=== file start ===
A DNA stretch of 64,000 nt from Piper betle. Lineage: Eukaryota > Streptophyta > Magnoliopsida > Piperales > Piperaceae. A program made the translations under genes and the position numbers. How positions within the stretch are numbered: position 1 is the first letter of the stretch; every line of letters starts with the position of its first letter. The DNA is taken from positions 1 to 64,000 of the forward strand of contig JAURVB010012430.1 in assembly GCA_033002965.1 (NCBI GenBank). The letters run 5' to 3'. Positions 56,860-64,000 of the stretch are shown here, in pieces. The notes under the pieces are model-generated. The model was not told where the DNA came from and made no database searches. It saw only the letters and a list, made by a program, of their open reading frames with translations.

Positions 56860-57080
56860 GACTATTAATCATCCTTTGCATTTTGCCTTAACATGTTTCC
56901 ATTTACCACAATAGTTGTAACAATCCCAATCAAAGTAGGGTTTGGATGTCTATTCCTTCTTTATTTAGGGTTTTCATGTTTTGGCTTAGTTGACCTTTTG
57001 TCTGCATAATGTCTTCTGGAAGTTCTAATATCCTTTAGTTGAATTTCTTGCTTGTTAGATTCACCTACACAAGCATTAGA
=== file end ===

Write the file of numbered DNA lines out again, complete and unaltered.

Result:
A DNA stretch of 64,000 nt from Piper betle. Lineage: Eukaryota > Streptophyta > Magnoliopsida > Piperales > Piperaceae. A program made the translations under genes and the position numbers. How positions within the stretch are numbered: position 1 is the first letter of the stretch; every line of letters starts with the position of its first letter. The DNA is taken from positions 1 to 64,000 of the forward strand of contig JAURVB010012430.1 in assembly GCA_033002965.1 (NCBI GenBank). The letters run 5' to 3'. Positions 56,860-64,000 of the stretch are shown here, in pieces. The notes under the pieces are model-generated. The model was not told where the DNA came from and made no database searches. It saw only the letters and a list, made by a program, of their open reading frames with translations.

Positions 56860-57080
56860 GACTATTAATCATCCTTTGCATTTTGCCTTAACATGTTTCC
56901 ATTTACCACAATAGTTGTAACAATCCCAATCAAAGTAGGGTTTGGATGTCTATTCCTTCTTTATTTAGGGTTTTCATGTTTTGGCTTAGTTGACCTTTTG
57001 TCTGCATAATGTCTTCTGGAAGTTCTAATATCCTTTAGTTGAATTTCTTGCTTGTTAGATTCACCTACACAAGCATTAGA